Leaked details of Regis Korchinski-Paquet death has tarnished SIU’s probe, family’s lawyer says

Knia Singh is calling for an independent investigator to take over the SIU investigation into woman's police custody death or hand over cops' statements after details show up in the Sun

The lawyer for the family of Regis Korchinski-Paquet is calling for an independent investigator to take over the investigation of her death after details were apparently leaked by police to the Toronto Sun.

Failing that, Knia Singh says the Special Investigations Unit (SIU), the provincial unit carrying out the investigation into the 29-year-old woman’s fall from a 24th-floor balcony on May 27, should turn over statements provided by officers named in the case to the family.

“I need to see the statements of those officers and I need to be able to ask them questions,” Singh says.

The revelations published in the Sun, which Singh describes as “highly irresponsible” and “an attempt to shape the narrative” in the case, could only have come from police or person(s) acting on their behalf and have irreparably tarnished the SIU’s investigation, says Singh.

“The only people in that apartment unit [when she died] were Regis and the police officers,” he says.

An earlier Sun report claimed Korchinski-Paquet was on the balcony alone before she fell to her death. The new report claims she bolted from the bathroom and barricaded herself on the balcony.

The turn of events has added fuel to an already racially charged case that has involved allegations that police actions led directly to Korchinski-Paquet’s death. And last week saw chief of police Mark Saunders and Toronto police union head Mike McCormack make public statements on the circumstances surrounding the incident despite laws prohibiting any public statements by police on matters being probed by the SIU.

The civilian-led watchdog charged with probing serious incidents or death involving police says the five witness officers and one subject officer in the apartment during the incident have provided statements to the unit. And the chief has said police are “cooperating fully” with the SIU. (Four civilian witnesses have also provided statements to the SIU.)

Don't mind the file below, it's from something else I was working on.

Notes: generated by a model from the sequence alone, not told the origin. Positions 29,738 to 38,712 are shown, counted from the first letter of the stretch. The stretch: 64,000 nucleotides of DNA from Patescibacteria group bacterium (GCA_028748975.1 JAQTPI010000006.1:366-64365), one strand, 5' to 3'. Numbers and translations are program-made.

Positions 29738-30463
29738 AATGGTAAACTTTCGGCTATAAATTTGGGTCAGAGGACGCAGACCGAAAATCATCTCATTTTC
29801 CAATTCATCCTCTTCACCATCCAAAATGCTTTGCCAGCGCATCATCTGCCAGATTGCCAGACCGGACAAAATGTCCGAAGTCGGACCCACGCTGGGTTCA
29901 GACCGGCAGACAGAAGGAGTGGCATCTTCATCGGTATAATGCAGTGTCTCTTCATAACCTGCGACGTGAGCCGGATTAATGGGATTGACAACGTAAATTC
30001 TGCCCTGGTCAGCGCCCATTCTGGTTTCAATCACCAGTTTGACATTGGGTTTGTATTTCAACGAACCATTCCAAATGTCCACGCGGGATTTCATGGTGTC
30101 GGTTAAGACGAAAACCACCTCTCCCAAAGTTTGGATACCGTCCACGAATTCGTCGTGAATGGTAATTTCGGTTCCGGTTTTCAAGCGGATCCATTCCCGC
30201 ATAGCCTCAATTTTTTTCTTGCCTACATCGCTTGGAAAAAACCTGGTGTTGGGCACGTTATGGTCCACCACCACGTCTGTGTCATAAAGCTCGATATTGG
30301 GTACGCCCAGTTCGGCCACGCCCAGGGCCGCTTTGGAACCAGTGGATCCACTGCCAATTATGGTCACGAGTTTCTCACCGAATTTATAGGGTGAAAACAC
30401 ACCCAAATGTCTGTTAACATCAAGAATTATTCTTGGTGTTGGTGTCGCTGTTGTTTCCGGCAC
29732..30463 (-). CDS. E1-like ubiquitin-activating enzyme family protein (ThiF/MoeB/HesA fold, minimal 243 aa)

But Singh now questions what faith the family can have in that process “when police are now divulging information to change public opinion.”

The SIU was not immediately available to comment on this development this afternoon and declined earlier this week to respond to a question from NOW on whether it had any concerns about statements made by the chief alleging the presence of a knife at the scene.

But the unit released a statement later this afternoon to say that director Joseph Martino has now written the Toronto Police Services (the statement does not specify whether it was the chief) “to ask that it takes immediate steps to prevent further releases of information about what occurred inside the apartment.”

The statement notes that police services and their members are prohibited “from disclosing information about an incident under investigation by the SIU. It does so precisely in order to preserve the independence and the credibility of the SIU’s work. The public and affected persons will have less confidence in the results of an SIU investigation where pronouncements are made by police services or officers ahead of the completion of a full SIU investigation. These types of pronouncements can also contribute to delay in the investigative process, as seems to have occurred here with the cancellation of the family interviews.”  

The statement goes on to say that “it’s imperative that the public have confidence in the SIU’s investigations. The SIU is working diligently to ensure the investigation is concluded, and its findings released, as expeditiously as possible. Until such time, the SIU again asks that all parties refrain from reaching conclusions about the events in question until the investigation is completed.”  

The family has said there was no knife when police showed up at the scene. Singh says a security camera in the hallway of the apartment building will confirm that and the fact that “there was no conflict going on when police arrived.”

The family has also distanced itself from previous statements made by others that Korchinski-Paquet was “pushed” by police. Singh says “we didn’t want that narrative spreading because we wanted to hear first everything out of the investigation. We were trying to work with the SIU.”

The Sun story changes everything, says Singh.

“That’s seriously going to complicate the SIU’s investigation because the family wants answers, the public wants answers – we need transparency. But the way this process has historically been done has been in an isolated way – a bunch of people in a room making their own decisions as opposed to them hearing an evaluation of the evidence.”

He says the investigation should either be turned over to an outside investigator or that evidence collected by the SIU should be shared with the family so they can weigh the information alongside the SIU.

Singh says the first option would be “ideal” but the second would be preferable “to keep things moving along.”

“The SIU is supposed to be conducting an independent investigation, but the way this is unfolding is making me believe that it’s not.” 


Death of Regis Korchinski-Paquet exposes the decades-long failure of policing reform


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